Description : Epic into Novel looks at Henry Fielding's adaptation of classical epic in the context of what he called the 'Trade of . . . authoring'. Fielding was always keen to stress that his novels were modelled on classical literature. Equally, he was fascinated by--and wrote at length about--the fact that they were objects to be consumed. He recognised that he wrote in an age when an author had to consider himself 'as one who keeps a public Ordinary, at which all persons are welcome for their Money.' In describing his work, he alludes both to Homeric epic and to contemporary cookery books. This tension in Fielding's work has gone unexplored, a tension between his commitment to a classical tradition and his immersion in a print culture in which books were consumable commodities. This interest in the place of the ancients in a world of consumerism was inherited from the previous generation of satirists. The 'Scriblerians'--among them Jonathan Swift, John Gay, and Alexander Pope--repeatedly suggest in their work that classical values are at odds with modern tastes and appetites. Fielding, who had idolised these writers as a young man, developed many of their satiric routines in his own writing. But Fielding broke from the Swift, Gay, and Pope in creating a version of epic designed to appeal to modern consumers. Henry Power provides new readings of works by Swift, Gay, and Pope, and of Fielding's major novels. He examines Fielding's engagement with various Scriblerian themes--primarily the consumption of literature, but also the professionalisation of scholarship, and the status of the author--and shows ultimately that Fielding broke with the Scriblerians in acknowledging and celebrating the influence of the marketplace on his work.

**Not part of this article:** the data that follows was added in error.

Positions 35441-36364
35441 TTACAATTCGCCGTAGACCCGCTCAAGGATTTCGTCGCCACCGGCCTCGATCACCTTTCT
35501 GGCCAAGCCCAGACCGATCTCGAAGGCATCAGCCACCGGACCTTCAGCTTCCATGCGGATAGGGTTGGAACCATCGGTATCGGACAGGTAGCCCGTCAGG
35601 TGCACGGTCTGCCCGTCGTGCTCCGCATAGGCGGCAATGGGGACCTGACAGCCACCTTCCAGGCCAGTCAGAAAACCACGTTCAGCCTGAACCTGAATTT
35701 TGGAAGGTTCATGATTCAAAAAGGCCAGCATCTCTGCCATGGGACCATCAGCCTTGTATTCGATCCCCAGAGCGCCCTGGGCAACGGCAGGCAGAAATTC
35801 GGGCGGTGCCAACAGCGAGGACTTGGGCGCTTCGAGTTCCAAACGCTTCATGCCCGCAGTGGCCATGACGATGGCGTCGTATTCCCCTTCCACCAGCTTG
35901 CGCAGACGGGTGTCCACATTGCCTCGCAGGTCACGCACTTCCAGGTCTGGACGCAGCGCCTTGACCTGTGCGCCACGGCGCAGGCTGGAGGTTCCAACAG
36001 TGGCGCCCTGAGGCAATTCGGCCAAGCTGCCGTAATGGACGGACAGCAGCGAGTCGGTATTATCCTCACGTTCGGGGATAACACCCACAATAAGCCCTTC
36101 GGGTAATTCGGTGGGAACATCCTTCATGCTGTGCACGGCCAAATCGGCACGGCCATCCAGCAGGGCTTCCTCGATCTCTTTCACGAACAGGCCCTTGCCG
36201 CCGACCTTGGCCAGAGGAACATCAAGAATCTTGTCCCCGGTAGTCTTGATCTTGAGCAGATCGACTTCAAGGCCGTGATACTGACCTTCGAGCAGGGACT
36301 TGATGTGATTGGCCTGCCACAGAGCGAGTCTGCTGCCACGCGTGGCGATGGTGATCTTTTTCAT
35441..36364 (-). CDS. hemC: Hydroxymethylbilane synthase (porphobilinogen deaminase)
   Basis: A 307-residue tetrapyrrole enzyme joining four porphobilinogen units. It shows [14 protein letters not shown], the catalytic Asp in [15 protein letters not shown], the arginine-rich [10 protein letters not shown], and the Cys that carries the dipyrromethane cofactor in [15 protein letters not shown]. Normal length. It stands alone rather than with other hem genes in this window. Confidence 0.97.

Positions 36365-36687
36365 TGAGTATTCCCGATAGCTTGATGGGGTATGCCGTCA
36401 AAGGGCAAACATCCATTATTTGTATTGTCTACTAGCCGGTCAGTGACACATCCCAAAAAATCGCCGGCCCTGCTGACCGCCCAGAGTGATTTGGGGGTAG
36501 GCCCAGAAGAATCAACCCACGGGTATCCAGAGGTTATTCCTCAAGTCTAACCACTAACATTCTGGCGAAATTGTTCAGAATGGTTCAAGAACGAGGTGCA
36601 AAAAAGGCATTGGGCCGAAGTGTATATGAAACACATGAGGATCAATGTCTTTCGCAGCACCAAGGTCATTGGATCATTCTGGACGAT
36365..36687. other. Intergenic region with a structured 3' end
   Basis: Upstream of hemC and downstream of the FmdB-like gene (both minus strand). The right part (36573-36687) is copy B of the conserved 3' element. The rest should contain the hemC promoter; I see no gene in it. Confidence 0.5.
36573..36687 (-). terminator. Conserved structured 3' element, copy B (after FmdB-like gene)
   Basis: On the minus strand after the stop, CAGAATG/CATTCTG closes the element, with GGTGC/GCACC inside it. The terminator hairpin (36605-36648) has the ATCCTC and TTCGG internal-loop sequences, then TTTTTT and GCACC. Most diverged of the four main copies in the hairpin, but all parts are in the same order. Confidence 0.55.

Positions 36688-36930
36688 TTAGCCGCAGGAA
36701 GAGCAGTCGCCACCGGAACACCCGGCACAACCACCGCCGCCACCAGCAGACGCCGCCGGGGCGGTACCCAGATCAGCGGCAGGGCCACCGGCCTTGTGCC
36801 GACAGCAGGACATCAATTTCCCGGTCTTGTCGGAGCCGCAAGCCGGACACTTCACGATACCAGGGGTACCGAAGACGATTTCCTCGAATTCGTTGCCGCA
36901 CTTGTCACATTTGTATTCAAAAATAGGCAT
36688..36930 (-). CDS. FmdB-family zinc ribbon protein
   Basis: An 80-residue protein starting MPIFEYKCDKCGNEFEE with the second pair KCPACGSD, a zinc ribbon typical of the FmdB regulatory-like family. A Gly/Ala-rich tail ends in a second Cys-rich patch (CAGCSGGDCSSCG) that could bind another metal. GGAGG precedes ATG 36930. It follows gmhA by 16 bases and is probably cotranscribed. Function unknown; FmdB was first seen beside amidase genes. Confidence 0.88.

Description : Life, for most of us, feels like a movie we’ve arrived to forty minutes late. Sure, good things happen, sometimes beautiful things. But tragic things happen too. What does it mean? We find ourselves in the middle of a story that is sometimes wonderful, sometimes awful, usually a confusing mixture of both, and we haven’t a clue how to make sense of it all. No wonder we keep losing heart. We need to know the rest of the story. For when we were born, we were born into the midst of a great story begun before the dawn of time. A story of adventure, of risk and loss, heroism . . . and betrayal. A story where good is warring against evil, danger lurks around every corner, and glorious deeds wait to be done. Think of all those stories you’ve ever loved—there’s a reason they stirred your heart. They’ve been trying to tell you about the true Epic ever since you were young. There is a larger story And you have a crucial role to play.